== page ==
IPv6 PI allocation

Iljitsch van Beijnum iljitsch at muada.com
Fri May 18 14:54:26 CEST 2007

On 17-mei-2007, at 17:10, David Conrad wrote:

> Do we have a ROUTING TABLE PROBLEM now?  Nope.  Don't worry, be happy.

Strange. I distinctly remember spending two days in Amsterdam last  
fall with with a group of people that included half the IESG and IAB  
and builders and users for the largest routers, and the consensus at  
the end of that meeting was that there is a problem, and that it's  
fairly urgent.

In my experience, when some people say there is a problem X and some  
other people say there is no problem X, there IS a problem, although  
it's not necessarily X.

Unfortunately, the decision making process in our industry is  
fundamentally flawed. Within the IETF, it's only possible to do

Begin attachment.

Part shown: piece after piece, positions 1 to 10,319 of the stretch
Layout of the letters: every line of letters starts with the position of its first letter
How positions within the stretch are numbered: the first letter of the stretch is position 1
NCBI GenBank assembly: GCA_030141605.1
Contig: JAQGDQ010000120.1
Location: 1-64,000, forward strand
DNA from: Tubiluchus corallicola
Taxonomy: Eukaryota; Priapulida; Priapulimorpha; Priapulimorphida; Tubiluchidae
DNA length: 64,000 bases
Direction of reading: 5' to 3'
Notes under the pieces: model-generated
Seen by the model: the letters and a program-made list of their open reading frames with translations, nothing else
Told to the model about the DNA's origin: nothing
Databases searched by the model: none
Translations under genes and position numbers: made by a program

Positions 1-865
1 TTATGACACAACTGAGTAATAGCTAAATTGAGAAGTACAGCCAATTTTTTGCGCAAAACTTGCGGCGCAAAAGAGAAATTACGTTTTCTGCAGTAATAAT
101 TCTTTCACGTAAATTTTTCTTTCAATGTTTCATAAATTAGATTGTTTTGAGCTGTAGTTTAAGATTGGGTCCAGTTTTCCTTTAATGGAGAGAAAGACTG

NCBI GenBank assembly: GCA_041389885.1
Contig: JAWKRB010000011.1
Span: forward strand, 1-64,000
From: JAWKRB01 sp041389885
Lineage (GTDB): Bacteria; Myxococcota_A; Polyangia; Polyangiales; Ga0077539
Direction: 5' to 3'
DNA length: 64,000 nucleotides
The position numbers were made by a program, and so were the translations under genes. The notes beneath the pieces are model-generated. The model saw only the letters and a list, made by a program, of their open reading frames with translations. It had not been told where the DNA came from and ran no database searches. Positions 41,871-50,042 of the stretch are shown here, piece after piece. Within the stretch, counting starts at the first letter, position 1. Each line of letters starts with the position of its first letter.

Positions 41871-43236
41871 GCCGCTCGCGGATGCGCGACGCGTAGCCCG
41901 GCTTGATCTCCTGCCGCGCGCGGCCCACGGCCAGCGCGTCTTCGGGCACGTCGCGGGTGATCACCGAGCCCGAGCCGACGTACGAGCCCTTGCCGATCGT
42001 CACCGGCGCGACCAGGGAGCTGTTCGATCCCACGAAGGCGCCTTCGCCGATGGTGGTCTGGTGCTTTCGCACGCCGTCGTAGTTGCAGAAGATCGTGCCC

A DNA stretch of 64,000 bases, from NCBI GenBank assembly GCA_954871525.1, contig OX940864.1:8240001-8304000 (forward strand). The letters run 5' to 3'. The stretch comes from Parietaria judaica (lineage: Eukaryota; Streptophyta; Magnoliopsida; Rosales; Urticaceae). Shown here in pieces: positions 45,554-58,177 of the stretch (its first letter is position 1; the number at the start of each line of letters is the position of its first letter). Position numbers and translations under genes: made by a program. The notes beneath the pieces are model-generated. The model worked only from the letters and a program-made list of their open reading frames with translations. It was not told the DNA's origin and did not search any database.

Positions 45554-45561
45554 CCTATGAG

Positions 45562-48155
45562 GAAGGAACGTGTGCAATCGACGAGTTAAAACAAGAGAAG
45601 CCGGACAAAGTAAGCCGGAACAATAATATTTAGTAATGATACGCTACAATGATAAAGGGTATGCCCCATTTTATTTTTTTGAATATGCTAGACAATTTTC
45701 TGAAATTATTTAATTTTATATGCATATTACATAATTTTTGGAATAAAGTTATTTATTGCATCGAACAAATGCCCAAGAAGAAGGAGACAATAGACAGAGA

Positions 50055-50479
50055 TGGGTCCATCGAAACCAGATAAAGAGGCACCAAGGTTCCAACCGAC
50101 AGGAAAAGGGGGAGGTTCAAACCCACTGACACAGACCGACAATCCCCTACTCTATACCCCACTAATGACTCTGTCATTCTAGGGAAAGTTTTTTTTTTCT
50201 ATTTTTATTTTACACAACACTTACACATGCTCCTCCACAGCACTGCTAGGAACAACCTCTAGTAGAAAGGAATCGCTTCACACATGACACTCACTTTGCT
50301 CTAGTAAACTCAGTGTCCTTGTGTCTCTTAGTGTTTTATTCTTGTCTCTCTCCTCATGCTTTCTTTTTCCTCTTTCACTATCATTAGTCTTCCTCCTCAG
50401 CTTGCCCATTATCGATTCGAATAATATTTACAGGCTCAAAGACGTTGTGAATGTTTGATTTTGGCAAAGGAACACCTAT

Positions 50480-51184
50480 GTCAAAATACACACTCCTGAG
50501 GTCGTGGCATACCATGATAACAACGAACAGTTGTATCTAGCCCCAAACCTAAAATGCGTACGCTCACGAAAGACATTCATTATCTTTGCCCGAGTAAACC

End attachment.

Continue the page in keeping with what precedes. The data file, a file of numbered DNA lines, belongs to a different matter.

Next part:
something if the vast majority agrees about the action, with the  
result that many necessary actions are never undertaken. Address  
allocation policies have global impact, but are created in five  
regions more or less independently, by people who mostly represent  
themselves and their own particular interests. This way, you can  
easily end up working on a mechanism for scalable multihoming  
(shim6), and then have non-scalable multihoming (PI) introduced just  
as the scalable mechanism is defined.

The interesting thing with global routing is that it can't fail.  
Since any change is visible throughout the network within one or two  
minutes, anything that breaks global routing will be rolled back  
immediately, rather that be allowed to break what we have today.  
Obviously using a 15 year old routing protocol that can be  
characterized as "RIP on steroids" and the insistance that all  
routing information injected into the global table anywhere in the  
world must be visible throughout the entire network is going to have  
bad consequences in the long run.

Let me know when the I* community is ready for something better.

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